Rafi Montalvo’s Facebook profile picture shows him throwing a pass while playing quarterback for Navy. That was during a junior varsity game when Montalvo was a promising freshman.

Unfortunately, Montalvo will not get to realize his dream of starting at quarterback for the Navy varsity football game.




Montalvo, whose miraculous recovering from a near fatal auto accident made national headlines, has resigned from the academy. The Miami native has returned home and said he will take summer classes at nearby Florida International while serving as a volunteer assistant coach at his alma mater, Immaculata-La Salle High.

Montalvo made the decision to resign after being told by doctors he would not be cleared to participate in spring practice. In addition, academic advisors informed him that he would need to improve his grades in order to rejoin the football team.

“When the doctors decided to take away football that was heartbreaking, especially after everything I’ve been through,” Montalvo said. “Football is what brought me to the academy, so I had to decide whether I wanted to stay there without it. It’s a high stress level with all the academic and military responsibilities. I just realized it wasn’t for me.”

Montalvo had still hoped to receive clearance to resume his football career, but was told by doctors at the University of Miami that it would be ill-advised, due to brain scarring that was a result of the severe head injury he suffered in the accident.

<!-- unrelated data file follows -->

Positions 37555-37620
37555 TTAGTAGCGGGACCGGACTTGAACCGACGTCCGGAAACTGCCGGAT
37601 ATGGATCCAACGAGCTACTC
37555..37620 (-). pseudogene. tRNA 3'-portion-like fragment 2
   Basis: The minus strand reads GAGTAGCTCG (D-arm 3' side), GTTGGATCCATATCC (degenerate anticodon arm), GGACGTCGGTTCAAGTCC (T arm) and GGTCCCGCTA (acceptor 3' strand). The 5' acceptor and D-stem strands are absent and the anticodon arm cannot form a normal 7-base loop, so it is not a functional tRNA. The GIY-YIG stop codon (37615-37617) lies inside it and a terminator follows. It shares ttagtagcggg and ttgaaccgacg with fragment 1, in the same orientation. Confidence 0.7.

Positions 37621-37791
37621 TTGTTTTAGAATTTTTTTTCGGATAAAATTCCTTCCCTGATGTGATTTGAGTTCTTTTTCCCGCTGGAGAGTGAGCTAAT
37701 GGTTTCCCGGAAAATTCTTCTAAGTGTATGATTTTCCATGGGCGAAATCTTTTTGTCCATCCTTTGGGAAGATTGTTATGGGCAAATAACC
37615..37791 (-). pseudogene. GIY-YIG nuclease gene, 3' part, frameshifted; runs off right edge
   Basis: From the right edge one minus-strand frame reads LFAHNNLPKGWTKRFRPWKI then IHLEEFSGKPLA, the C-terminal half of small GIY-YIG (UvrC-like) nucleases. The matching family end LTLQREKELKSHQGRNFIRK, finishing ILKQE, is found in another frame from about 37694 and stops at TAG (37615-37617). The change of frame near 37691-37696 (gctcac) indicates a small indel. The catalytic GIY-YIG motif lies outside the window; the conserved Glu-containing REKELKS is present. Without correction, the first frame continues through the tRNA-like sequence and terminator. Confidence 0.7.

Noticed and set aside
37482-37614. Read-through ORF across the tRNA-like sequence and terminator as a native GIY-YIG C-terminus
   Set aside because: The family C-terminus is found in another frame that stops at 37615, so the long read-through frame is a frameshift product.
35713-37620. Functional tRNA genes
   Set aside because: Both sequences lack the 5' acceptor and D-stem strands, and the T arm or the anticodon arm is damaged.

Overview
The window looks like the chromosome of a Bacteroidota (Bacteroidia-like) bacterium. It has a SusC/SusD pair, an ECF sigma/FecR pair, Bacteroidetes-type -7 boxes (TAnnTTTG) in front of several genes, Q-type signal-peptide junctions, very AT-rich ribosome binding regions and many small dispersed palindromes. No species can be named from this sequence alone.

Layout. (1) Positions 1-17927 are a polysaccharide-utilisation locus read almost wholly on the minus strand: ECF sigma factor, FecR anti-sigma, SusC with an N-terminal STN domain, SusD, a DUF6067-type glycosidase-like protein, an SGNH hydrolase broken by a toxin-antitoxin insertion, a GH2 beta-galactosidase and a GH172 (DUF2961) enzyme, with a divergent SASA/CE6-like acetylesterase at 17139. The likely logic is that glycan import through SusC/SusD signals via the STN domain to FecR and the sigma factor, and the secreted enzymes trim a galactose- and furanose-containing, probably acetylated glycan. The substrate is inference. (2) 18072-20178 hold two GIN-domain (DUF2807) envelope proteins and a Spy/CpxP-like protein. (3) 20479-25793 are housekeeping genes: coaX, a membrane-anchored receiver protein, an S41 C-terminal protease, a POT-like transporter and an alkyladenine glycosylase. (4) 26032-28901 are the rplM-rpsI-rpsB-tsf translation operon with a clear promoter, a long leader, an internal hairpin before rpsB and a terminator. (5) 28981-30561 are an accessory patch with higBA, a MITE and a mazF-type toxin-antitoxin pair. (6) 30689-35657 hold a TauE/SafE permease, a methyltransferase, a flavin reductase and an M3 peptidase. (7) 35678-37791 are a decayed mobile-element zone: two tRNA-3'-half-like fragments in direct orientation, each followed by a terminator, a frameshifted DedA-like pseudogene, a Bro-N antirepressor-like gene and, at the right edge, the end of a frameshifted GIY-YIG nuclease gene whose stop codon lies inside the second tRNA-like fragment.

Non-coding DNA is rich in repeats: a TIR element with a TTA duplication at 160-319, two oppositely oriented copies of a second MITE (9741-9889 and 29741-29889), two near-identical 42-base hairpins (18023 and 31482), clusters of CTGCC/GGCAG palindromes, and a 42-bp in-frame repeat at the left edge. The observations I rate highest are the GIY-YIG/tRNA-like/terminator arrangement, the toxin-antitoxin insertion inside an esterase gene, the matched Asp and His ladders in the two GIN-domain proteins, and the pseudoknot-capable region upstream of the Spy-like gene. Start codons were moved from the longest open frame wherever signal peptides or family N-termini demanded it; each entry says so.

“They told me that I was lucky to be walking and talking as well as I am,” Montalvo said after the doctors reviewed the MRI results.

Montalvo was the passenger in a vehicle driven by a close friend that slammed into a house located at the base of a dead-end street on a foggy Thanksgiving night in Miami in 2012. He suffered a severe head injury and was placed in a medically-induced coma in order to hasten the healing process.

Prior to the accident, Montalvo had risen to third on the depth chart at quarterback and was slated to travel and dress for the Army-Navy game. Stickers with Montalvo’s initials were placed on all the Navy helmets for the Army game and the specially-designed jersey he would have worn was sent to the hospital.

Doctors brought Montalvo out of the coma after three weeks and he then spent seven months in rehabilitation facilities in Florida and Virginia. He returned to the academy last summer and resumed classes while remaining classified as a plebe.

Montalvo attended almost all of Navy’s practices this past season, but was not allowed to dress for home games or travel for road games because he was not listed on the roster as a member of the team.

“I think the main reason Rafi worked so hard to rehabilitate was so that he could come back to play football,” Navy head coach Ken Niumatalolo said. “You have to be a really positive thinker to get through what Rafi did and that goal of playing again was a real motivator.”